Edinburgh Web Development

Templated web sites - the case against

by Iain Wilson

11 February 2006

Web design can have different approaches. At Blot Design our approach is to provide a professional, customised approach to design and development. We take time to understand our client's requirements and preferences and use design skillls to create something unique that reflects their values.

An alternative approach is to use pre-designed web site templates or more precisely, web site generators that use a choice of templates. In the past we have¬ tried this type of approach, and while there may be some scenarios where they will give an acceptable solution, our experience is that you should never use them unless you understand exactly what the limitations are. The thing is, most people just don't. And when they do, they wish they hadn't used them.

So what is a templated web site? A template web site comes with a pre-defined layout of the pages. A block of text will go here, an image must go there, the navigation options go there. Certain things may be able to be changed, for instance you might be able to choose a colour scheme and upload your own images/photos (watch out - if you don't know how to re-size your photos you can end up with something that looks crazy). But normally, the layout is pretty much fixed.

Because of this, the argument goes, development costs are less and implementation times are shorter. While this can be true, you should consider a few more factors :

  • templated sites are notoriously full of Javascript and images which can make them unfriendly to search engines
  • your site is not unique; there could be lots of other sites like yours out there
  • it may not quite have the professional look you were looking for
  • the navigation is set; you may not even be able to order the options the way you want
  • the graphics may not be able to be changed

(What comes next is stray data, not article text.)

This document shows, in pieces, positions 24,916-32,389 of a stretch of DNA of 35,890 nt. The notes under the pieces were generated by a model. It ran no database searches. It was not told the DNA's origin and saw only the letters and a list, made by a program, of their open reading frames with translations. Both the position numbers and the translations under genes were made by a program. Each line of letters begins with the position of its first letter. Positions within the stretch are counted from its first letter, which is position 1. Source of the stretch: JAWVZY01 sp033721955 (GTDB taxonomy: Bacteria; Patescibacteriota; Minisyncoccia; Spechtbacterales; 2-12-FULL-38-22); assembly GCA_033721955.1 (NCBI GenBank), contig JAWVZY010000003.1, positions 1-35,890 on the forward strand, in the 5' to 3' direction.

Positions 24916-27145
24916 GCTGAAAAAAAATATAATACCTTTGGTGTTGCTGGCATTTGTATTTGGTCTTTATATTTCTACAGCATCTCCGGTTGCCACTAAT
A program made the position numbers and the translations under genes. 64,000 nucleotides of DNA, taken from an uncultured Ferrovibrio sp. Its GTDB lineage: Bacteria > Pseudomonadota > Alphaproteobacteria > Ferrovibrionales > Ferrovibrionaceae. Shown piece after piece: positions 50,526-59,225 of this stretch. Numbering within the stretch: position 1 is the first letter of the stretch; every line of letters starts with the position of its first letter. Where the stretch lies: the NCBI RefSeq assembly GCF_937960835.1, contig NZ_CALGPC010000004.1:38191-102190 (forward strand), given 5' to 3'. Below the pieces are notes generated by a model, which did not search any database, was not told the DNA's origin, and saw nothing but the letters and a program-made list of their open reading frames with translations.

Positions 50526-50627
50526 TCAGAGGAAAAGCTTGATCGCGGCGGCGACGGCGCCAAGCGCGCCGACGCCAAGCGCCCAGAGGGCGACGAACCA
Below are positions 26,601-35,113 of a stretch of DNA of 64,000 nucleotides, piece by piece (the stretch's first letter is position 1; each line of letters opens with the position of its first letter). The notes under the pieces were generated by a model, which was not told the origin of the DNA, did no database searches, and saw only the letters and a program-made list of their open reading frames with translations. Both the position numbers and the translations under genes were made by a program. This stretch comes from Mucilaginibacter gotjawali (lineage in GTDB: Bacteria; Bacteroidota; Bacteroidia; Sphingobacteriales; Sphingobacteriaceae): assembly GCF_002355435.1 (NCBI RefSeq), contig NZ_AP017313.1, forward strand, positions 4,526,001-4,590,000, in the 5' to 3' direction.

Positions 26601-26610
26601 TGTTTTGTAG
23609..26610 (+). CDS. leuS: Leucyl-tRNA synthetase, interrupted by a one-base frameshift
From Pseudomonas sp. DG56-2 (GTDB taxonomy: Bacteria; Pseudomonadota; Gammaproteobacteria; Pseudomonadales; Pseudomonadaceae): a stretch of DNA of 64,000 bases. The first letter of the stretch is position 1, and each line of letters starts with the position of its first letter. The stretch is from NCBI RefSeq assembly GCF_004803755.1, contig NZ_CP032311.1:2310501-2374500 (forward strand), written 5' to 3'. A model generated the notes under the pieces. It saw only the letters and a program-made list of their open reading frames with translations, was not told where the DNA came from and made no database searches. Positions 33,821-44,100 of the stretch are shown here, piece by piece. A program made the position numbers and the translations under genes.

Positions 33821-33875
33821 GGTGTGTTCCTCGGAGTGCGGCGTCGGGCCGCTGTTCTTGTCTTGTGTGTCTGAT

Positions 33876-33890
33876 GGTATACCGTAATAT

• you may not be able to update the content yourself
  • it may tie you into a hosting/email package that is more expensive than others available, and you probably can't move it to another hosting supplier

None of the above are good, but the absolute kicker is this: as soon as you want to do something a little different on the site, there is a good chance you won't be able to.

Let's say you've seen an animated graphic on someone's site and want to do similar, maybe a dynamic map that will let your visitors see different things when they click on parts of the map, or maybe something simple like just changing the graphic at the top of the page. Absolutely guarenteed, there will be something you want to do, but just can't.

The worst thing is that most of the time, your designer won't tell you it is designed from a template, so you won't know until it's too late.¬ ¬ So make sure you ask before you sign up, and make sure you know what you're getting into longer term.

In our experience, apart from small basic sites that are never going to change much, a templated site is a journey to disappointment.¬ And if your site will never change, what's the point in the first place?

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